What if they held a party for the Asian century and Asia’s mega-states came dressed for a war? The century is only 16 years old and China and India are already locked in military stalemate over their disputed border in the Himalayas and talking of teaching each other a lesson.
The two ancient civilisations are also surging great powers, the only countries with populations of more than one billion people. It’s the first time in half a millennium that both have been on the rise at the same time. It’s also a drastically under-reported event in the wider media.
The five-week confrontation between the two nuclear states points to the uncomfortable fact that there is no agreed map of the borders between Asia’s nation states, much less any agreement on who will write the agenda for any “Asian century”.
“The experts I talk to in India see this as the most serious confrontation since the 1962 war”, when China launched a surprise attack on India during a border dispute, says the head of ANU’s National Security College, Rory Medcalf.
China’s state-owned Global Times, as bellicose as ever, huffed that “India will suffer greater losses than in 1962 if it incites military conflicts”. But even more responsible Chinese voices are uncompromising on this dispute. Beijing’s ambassador to Delhi describes the situation as “grave”. Luo Zhaohui demanded a full and unconditional Indian withdrawal from the area before any talks could be held.
And indeed, the two leaders, China’s Xi Jinping and India’s Narendra Modi , were both at the recent G-20 summit, were together for leaders’ gatherings large and small, yet both studiously avoided raising the dispute, according to news reports. Neither wanted to be the first to blink, apparently.
Each side has some 3000 front-line troops at the disputed border area, and the Chinese have carried out live-fire drills to intimidate their rival. The Indians, still smarting from their loss of half a century ago, have spent some years bracing to resist the Chinese.
The army chief, Bipin Rawat , visited the area just before the flare-up and said India’s forces were prepared to deal with a multi-front war against China and China’s nuclear-armed ally, Pakistan.
Illustration: Andrew Dyson.
What’s it all about? There are the specifics, and then there are the larger stakes.The particular spark flared and crackled when a Chinese road-building party crossed a line at a three-way border juncture between Chinese-controlled Tibet, India and Bhutan, on the Doklam plateau. While Bhutan is a sovereign state, it is a tiny kingdom that’s heavily dependent on India; its foreign policy is “guided” by its giant neighbour and it has an agreement where it can call for Indian protection. And, according to Bhutan’s Foreign Ministry, that’s just what it did when the Chinese construction party, escorted by Chinese troops, ignored Bhutan’s army and crossed into Bhutan’s territory on June 16.
At Bhutan’s request, Indian personnel approached the Chinese and “urged them to desist from changing the status quo”, in the words of the Indian government.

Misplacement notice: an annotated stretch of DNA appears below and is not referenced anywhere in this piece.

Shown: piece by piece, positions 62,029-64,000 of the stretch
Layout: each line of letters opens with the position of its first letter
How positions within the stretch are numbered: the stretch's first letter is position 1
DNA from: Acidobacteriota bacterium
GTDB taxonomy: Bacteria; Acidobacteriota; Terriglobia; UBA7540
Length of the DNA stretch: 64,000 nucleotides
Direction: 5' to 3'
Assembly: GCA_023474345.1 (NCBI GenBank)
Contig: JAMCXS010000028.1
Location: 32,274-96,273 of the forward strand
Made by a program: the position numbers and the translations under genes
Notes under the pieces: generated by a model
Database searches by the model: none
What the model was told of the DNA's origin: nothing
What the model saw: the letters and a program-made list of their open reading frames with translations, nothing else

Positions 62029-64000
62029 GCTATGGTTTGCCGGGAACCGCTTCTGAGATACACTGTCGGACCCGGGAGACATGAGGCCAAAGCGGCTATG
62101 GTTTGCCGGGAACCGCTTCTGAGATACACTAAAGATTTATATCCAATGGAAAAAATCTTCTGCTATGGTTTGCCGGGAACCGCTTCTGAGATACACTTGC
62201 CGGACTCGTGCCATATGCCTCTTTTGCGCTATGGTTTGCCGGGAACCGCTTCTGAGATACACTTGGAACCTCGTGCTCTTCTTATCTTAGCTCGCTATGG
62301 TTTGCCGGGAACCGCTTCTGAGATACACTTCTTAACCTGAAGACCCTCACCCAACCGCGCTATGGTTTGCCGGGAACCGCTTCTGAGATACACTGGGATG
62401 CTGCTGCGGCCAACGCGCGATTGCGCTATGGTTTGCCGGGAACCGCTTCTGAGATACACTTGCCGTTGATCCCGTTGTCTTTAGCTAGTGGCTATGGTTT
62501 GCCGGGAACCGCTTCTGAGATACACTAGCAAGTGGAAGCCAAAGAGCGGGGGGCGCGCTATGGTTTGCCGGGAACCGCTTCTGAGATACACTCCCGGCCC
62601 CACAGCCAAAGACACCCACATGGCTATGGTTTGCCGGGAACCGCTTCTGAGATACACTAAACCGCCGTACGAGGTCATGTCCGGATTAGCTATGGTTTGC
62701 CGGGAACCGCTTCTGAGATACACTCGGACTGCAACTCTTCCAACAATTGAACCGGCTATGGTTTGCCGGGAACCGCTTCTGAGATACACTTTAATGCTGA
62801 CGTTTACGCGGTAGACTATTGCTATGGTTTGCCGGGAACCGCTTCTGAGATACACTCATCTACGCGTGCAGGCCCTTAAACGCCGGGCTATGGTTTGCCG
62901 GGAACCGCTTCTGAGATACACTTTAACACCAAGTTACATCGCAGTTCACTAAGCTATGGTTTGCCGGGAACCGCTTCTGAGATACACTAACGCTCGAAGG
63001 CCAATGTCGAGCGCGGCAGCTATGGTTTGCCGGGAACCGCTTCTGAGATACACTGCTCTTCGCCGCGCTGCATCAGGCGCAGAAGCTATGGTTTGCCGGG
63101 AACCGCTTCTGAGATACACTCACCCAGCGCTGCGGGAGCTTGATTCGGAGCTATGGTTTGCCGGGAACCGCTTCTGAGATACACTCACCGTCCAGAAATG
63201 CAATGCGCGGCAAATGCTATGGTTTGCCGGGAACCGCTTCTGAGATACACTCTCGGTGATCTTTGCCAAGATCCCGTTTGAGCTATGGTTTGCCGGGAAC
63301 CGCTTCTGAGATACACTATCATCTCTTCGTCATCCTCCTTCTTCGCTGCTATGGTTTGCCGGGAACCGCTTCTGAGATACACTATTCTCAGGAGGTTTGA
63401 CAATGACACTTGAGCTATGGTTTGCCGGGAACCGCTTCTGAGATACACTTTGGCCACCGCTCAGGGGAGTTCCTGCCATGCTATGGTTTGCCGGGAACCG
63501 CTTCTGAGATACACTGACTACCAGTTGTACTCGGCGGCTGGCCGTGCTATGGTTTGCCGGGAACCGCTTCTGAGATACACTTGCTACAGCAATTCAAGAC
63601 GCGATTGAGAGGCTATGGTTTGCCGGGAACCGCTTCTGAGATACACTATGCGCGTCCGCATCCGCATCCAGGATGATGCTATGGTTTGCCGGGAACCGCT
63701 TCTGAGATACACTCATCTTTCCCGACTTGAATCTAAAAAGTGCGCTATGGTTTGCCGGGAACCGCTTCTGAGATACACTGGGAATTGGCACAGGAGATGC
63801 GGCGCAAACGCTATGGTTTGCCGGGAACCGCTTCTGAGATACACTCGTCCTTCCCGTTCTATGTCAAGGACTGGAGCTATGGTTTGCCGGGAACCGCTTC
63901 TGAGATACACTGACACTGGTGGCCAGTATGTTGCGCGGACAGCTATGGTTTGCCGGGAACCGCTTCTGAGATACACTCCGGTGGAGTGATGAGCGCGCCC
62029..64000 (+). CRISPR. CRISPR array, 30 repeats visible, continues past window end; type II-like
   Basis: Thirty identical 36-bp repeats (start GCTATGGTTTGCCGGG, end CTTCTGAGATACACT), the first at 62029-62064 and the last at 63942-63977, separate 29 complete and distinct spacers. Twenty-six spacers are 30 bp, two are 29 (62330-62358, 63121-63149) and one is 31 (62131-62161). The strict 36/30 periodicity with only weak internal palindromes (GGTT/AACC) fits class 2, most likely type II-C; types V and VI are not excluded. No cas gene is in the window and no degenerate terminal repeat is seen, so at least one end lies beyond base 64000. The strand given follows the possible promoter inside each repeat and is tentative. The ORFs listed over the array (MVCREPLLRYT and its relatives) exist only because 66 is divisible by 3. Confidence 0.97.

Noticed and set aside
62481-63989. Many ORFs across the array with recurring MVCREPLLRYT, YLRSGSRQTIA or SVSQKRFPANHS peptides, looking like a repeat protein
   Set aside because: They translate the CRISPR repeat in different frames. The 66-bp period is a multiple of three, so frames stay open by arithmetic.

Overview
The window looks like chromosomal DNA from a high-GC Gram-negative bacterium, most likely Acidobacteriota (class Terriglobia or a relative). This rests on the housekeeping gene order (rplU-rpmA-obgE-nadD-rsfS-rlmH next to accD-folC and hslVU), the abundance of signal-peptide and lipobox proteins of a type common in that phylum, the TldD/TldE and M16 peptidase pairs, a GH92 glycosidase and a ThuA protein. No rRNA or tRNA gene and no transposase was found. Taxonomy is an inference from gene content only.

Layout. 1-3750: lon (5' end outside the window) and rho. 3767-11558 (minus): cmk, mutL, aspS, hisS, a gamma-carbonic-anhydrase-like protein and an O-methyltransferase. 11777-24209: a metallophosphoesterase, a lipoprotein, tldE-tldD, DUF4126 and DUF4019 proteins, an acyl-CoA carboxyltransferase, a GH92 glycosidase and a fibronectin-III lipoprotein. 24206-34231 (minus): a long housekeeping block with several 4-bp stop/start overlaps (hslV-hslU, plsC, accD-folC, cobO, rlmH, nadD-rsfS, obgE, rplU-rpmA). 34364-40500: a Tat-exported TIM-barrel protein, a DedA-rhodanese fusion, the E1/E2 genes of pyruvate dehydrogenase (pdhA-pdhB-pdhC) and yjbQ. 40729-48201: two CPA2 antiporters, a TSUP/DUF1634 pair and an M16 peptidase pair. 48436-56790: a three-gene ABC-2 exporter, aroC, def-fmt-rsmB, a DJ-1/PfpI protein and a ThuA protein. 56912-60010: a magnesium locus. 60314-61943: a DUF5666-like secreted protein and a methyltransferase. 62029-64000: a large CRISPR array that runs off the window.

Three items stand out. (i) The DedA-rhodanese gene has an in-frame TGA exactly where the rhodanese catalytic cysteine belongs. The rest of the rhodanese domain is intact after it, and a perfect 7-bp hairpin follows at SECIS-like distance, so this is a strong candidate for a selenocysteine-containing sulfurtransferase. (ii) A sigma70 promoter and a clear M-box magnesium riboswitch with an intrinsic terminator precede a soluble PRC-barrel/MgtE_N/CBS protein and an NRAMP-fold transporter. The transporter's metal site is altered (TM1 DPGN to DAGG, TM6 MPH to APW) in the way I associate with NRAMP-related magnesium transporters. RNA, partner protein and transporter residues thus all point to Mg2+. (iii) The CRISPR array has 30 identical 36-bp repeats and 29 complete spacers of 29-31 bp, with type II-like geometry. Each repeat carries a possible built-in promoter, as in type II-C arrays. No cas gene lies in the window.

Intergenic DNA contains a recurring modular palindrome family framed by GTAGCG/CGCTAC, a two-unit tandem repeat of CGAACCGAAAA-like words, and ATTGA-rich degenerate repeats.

The Chinese countered, however, that the Indian troops had crossed into their territory: “It is the Indian side who takes ‘protecting Bhutan’ as an excuse to justify its boundary-crossing and entry into China,” said Beijing’s Foreign Ministry.
China has been building a system of roads into the area for years to entrench its position there. For India, it’s a super-sensitive zone, as Rory Medcalf explains: “China claims the South China Sea is a core interest. For India, anything that narrows India’s space for manoeuvre in the ‘chicken’s neck’ is a core interest.” The chicken’s neck – Siliguri Corridor – “is the incredibly narrow corridor that connects the main part of India’s homeland with its north-eastern states. Every mile that China makes in this region makes India more sensitive that its north-eastern states will be cut off in a crisis.”
Chinese troops hold a banner which reads “You’ve crossed the border, please go back” in Ladakh, India. Photo: AP
A Chinese military advance of just 130 kilometres would do it. Hence India’s alarm. And that leads to the larger equities at stake. China invaded Tibet in 1949-50 to cement control of the outer reaches of its sphere of influence. Today China remains firmly entrenched in Tibet, building vast infrastructure and militarising the Tibetan plateau. It’s part of China’s expansion across the Himalayas to Central Asia and, together with its One Belt, One Road proposal, all the way to Europe. This is the same reason India conspicuously refused to send a representative to Beijing’s launch of One Belt, One Road.
Beijing likes to condescend to India. One of its former ambassadors to India, Zhou Gang, said last week: “Both China and India are rising powers, but apparently China’s development is faster and it has greater global influence. India is not comfortable with that. They are jealous.”
And while it’s true that India is infuriated by China’s disrespect, the real issue for India is simply that it’s not interested in yielding any territory or influence to China. Both are proud, and both have a national sense that their time has come. Neither is willing to yield. The two powers increasingly rub up against each other in the Indian Ocean, too.
In the worst case, the Doklam dispute could one day lead to a major war. According to a 2012 paper by an Australian army officer, China-India in 2030 by Brigadier Nick Ryan, such a border clash could conceivably escalate to a nuclear one: “Given the high potential for an Indian conventional overmatch in this scenario, the Chinese may consider last resort use of nuclear weapons, notwithstanding their No First Use policy,” Ryan wrote.
In the short run, Medcalf thinks that the most likely result is that the weather will call a truce: “Both sides will have to withdraw as winter comes on,” he says, “unless there’s a skirmish before about November.”
By Peter Hartcher
Sydney Morning Herald